Changes you can make to abolish inconsistent and outdated content
Table of contents
- Introduction to content management
- Evaluate and improve your current state through a content audit
- Organize your content to facilitate content tracking and updating
- Set up systems for long-term content maintenance
- Build content performance measurement into your maintenance plan
Introduction to content management
Believe it or not, creating content is the easy part. But keeping track of it after you’ve released it into the wild? That’s a whole other can of seaweed.
Content management means keeping track of your content throughout the entire content lifecycle, from the day it’s conceived to the day it must go gentle into that good night. Making sure you know how it’s performing, whether and when it needs to be updated, and when it’s time to remove or archive it, is a critical part of good content management practices.
Effective content management relies both on technical solutions, such as content management systems (CMS) where all your content is stored, and on the human side of content management; the activities, systems, and processes you have in place that help your content teams manage content throughout its lifecycle. This article focuses on the latter.
Content management challenges are common
When working with clients, we frequently come across bloated websites with outdated or inconsistent content. In the past couple of decades, organizations have become pretty good at generating lots of content; many are even learning to do so strategically, focusing on business and audience needs. But to track content and make adjustments to your website on an ongoing basis is a different kind of undertaking; one that requires processes, resources, and planning for the future.
What poor content management looks like
If your website is governed by less-than-ideal content management practices (or none at all), you may recognize the following symptoms:
- What started out years ago as an organized and tidy website has become unruly, with outdated content and no processes to ensure it’s kept up-to-date.
- There’s inconsistent information across the site due to difficulty in finding the places where updates are needed.
- There’s no system in place to regularly check how pages are performing so you can tweak or remove them if you need to.
- It’s difficult for authors to find specific content in the back-end of your CMS because it’s organized or tagged poorly, which makes it difficult to track and update.
All of these things can lead to a larger, more cluttered website that negatively impacts the user experience by:
- Slowing down your website’s page loading speed.
- Confusing and frustrating your audience by making it difficult for them to find what they need.
- Ultimately undermining their trust in your brand.
How to improve content management
Solving this problem can seem daunting, especially if you have a large website with several hundreds or thousands (or tens of thousands) of pages of content. It’s obviously ideal to do everything all at once, but this is often unrealistic, so breaking things down into manageable chunks is a great way to start. You can also put systems in place to make tracking and updating your content easier as you move forward.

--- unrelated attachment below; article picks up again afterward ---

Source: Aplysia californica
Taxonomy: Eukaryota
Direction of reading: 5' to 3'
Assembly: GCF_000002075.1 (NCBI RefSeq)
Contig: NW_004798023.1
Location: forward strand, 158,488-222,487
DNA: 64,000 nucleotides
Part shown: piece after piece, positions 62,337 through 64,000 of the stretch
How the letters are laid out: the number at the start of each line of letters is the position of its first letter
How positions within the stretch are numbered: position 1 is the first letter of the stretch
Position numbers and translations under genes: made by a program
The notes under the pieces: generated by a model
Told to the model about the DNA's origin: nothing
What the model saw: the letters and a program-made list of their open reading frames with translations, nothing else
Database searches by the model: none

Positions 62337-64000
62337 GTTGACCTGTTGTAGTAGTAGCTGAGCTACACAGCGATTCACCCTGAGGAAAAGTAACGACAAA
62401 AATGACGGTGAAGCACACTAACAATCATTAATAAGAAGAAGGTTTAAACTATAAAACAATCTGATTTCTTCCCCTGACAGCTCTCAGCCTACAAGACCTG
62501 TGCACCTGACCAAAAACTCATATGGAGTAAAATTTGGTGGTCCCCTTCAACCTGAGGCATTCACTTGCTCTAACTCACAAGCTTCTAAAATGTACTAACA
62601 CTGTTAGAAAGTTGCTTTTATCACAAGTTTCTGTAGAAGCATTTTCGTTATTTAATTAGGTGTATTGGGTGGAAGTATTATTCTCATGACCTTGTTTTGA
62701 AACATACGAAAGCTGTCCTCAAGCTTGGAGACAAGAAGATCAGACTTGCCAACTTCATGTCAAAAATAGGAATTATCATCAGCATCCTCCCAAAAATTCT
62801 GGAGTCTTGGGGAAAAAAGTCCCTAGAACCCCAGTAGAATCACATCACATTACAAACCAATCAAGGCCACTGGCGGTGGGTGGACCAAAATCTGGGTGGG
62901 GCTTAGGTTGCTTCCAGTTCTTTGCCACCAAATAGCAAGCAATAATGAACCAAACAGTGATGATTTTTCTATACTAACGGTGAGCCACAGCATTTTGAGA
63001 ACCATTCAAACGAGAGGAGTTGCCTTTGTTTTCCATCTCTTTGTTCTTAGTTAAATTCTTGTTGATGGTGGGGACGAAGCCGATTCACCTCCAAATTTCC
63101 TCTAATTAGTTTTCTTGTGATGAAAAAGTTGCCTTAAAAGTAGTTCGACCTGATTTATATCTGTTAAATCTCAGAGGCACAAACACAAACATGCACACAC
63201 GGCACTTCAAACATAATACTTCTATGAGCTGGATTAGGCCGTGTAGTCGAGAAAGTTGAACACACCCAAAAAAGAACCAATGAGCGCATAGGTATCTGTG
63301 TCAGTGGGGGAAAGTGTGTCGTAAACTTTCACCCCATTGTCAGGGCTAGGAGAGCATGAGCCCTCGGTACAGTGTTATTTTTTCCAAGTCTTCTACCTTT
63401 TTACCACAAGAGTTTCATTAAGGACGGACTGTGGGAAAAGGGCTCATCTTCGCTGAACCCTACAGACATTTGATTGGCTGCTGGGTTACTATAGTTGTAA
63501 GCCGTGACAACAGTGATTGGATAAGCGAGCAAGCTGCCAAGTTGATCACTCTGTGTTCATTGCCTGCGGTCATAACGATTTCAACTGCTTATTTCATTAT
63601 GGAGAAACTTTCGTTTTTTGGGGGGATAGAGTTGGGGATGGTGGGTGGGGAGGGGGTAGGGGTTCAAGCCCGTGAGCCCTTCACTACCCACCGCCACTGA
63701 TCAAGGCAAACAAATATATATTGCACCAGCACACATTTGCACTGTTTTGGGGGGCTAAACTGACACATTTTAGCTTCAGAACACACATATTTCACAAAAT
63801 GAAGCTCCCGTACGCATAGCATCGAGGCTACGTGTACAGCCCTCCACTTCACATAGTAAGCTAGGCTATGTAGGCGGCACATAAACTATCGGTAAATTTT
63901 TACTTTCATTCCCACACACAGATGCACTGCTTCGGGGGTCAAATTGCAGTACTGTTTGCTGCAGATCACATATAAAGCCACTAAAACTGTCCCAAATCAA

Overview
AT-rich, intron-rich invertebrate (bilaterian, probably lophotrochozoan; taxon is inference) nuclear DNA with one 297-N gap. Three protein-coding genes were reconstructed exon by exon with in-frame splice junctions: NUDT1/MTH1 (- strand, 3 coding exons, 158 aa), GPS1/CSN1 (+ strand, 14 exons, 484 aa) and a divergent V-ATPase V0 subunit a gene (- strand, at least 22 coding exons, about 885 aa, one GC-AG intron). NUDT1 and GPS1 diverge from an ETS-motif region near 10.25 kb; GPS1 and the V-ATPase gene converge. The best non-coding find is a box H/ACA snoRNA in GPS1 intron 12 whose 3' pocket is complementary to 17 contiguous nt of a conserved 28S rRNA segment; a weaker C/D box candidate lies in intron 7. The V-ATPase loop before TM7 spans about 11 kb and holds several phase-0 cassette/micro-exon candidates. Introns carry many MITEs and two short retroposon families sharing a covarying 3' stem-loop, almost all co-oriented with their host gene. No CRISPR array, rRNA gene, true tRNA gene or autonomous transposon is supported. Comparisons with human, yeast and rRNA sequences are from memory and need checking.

Below, we’ve rounded up resources to help you tackle the problem from multiple angles in a manageable way. There’s no particular order you have to follow; the best way is to start with what is most manageable in your situation.
Evaluate and improve your current state through a content audit
One way to start off on the right foot (and with a clean slate) on your journey to better content management practices is by sorting through what you have and identifying the pages that need to be updated, archived, or deleted. The best way to do this is to carry out some version of a content audit. Depending on the size of your website and the resources you have available, you have a couple of options.
Option A: You have enough time and resources to look at every single page, regardless of the size of your website
In this (enviable) scenario, we recommend for you to do a full content audit of your entire website. This involves:
- Pulling a list of all the URLs associated with your website.
- Throwing them into a spreadsheet (we provide a template and instructions below).
- Deciding on specific criteria against which to evaluate each page.
- In this case, you’d focus on finding outdated content and identifying pages that need updating, archiving, or removing, but you can go further and include other criteria if you want.
- Going carefully through each URL and evaluating pages based on the selected criteria.
With enough time and resources, you could do a full sweep of your site and identify all the problematic pages.
Option B: You don’t have enough time or resources to tackle the whole website in one go
In this (more realistic) scenario, we recommend approaching the problem with the same kind of audit as in Option A, but attacking only one section of your website at a time. You’ll want to focus first on the parts of your website that you know are the most problematic. You can identify what sections these are by thinking about:
- Sections that you’ve heard are causing your users the most problems because of outdated content or unnecessary clutter (it might help to reach out to customer-facing teams who might have some insight).
- Pages that are associated with products, services, or topics that have changed significantly within your organization and that you suspect web content hasn’t kept up with.
- Pages that are high-priority pages for business reasons.
- Pages that perform poorly when looking at page analytics.
- These may indicate pages that are no longer relevant or useful, or that are in need of updating.
It may also help to talk to your web team and see how else they can slice and dice sections of your website for you to look at. You may have certain organizational elements in place (such as taxonomies or tagging) that can help you isolate specific parts of your website; for example, you may be able to pull a URL list for all pages related to a certain product.
You may also be able to leverage content inventory and analysis automation tools. These can quickly evaluate or identify certain characteristics of your content to help you focus on content that’s of the highest priority, or that will offer the best value. For example, automation tools can evaluate the date each piece of content was last modified or reviewed, so that you can focus on content that hasn’t been looked at in a while.
Once you have your list of page URLs (either for your entire site or a section of it), follow the same steps in Option A to set up your audit, and then conduct the audit. See the resources below for more background and detailed information about audits.
Get in the right mindset: background information about audits